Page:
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Decison making

Asked by L+J | Aug 26, 2008 | GCSE Level > Sociology > Revision
L+J asks:

how is duty the basis of ethical decision making?

etutor answers:

This was classified as GCSE Level Sociology though it is really A level Political Theory.

How is duty the basis of ethical decision making?

Duty, or more usually OBLIGATION, is a requirement to act in a particular way. Hart distinguished between being obliged to do something, which implies an element of coercion, and having an obligation to do something, which suggests only a moral duty. This can be seen in the distinction between legal and moral obligations. Legal obligations, such as the requirement to pay taxes and obey other laws, are enforceable through the courts and backed up by a system of penalties. Such obligations may be upheld on grounds of simple prudence - whether laws are right or wrong, they are obeyed out of a fear of punishment. Moral obligations, on the other hand, are fulfilled not because it is sensible to do so but because such conduct is thought to be rightful or morally/ethically correct. To give a promise, for example, is to be under a moral obligation to carry it out, regardless of the consequences which breaking the promise would entail.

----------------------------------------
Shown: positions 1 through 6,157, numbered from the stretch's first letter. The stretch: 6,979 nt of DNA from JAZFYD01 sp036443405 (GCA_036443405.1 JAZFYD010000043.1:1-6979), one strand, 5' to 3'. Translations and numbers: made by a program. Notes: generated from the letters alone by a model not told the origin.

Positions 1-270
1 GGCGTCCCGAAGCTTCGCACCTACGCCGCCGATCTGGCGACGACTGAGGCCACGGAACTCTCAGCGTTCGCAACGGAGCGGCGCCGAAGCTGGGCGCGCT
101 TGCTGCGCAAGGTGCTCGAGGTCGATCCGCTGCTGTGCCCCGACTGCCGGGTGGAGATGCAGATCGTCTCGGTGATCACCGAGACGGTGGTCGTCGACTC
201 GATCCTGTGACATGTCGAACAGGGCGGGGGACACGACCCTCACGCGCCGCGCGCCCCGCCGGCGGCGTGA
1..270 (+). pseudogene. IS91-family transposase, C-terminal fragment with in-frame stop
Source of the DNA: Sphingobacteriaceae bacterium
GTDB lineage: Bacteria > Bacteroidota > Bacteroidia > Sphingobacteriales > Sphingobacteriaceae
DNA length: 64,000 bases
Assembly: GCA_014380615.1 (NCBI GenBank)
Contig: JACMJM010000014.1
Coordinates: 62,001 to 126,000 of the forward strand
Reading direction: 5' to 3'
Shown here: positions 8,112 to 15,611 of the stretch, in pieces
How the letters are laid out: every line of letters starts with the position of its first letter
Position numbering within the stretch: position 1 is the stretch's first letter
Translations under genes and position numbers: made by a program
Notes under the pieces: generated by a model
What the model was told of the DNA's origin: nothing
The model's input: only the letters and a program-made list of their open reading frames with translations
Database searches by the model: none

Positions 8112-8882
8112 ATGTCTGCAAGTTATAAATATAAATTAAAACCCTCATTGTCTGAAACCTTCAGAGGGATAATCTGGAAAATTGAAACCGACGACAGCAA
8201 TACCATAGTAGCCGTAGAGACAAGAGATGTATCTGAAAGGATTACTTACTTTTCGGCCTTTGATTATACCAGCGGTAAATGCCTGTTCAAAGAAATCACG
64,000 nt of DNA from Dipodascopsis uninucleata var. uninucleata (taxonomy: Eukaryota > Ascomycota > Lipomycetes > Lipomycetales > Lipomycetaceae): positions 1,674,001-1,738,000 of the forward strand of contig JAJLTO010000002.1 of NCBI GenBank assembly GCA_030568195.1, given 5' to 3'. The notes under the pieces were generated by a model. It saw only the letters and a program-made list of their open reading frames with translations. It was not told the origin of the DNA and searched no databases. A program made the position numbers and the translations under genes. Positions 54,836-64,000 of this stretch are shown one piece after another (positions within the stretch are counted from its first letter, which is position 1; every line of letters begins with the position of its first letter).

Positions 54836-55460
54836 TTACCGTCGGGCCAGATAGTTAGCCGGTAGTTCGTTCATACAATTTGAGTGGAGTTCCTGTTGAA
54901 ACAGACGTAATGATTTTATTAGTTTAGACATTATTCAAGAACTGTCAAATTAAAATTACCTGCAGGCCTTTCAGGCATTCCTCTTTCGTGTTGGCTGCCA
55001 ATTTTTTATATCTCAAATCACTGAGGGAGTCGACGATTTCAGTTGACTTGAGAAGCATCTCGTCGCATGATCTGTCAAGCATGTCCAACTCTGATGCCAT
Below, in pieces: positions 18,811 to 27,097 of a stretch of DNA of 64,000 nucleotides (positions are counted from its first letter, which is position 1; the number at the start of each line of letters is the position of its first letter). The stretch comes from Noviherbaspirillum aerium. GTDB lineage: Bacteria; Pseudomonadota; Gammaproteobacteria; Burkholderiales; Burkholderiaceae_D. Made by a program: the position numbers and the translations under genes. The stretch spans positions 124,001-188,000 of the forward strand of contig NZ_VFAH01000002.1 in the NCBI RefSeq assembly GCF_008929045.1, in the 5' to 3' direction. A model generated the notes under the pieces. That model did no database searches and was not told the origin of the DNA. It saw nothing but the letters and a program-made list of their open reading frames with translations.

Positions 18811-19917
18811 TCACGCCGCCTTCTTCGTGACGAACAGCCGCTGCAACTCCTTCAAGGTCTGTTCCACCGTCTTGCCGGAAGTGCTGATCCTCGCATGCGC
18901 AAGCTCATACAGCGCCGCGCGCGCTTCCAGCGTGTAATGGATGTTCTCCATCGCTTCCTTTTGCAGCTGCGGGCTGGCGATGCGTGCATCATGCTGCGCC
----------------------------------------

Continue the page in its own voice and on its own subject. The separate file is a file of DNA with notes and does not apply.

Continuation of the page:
In a sense, rights and obligations are two sides of the same coin. To possess a right usually places someone else under an obligation to uphold or respect that right. If the right to life is meaningful, for instance, then the state is subject to an obligation to maintain public order and ensure personal security. However, if citizens are bearers of rights alone and all obligations fall upon the state, orderly and civilised life would be impossible, as individuals who possess rights but acknowledge no obligations would be lawless and unrestrained. Citizenship, therefore, entails a blend of rights and obligations; the most basic form of the latter is the duty of the citizen to acknowledge the authority of the state and to obey its laws. Hence the classic explanation of political obligation is found in the idea of a social contract (Plato, Hobbes, Locke, Rousseau) - i.e. the belief that there are clear rational and moral grounds for respecting state authority. Some philosophers go further, and argue that obligations and duties are not merely contractual, but are instead an intrinsic feature of any stable society.

I hope this is helpful.

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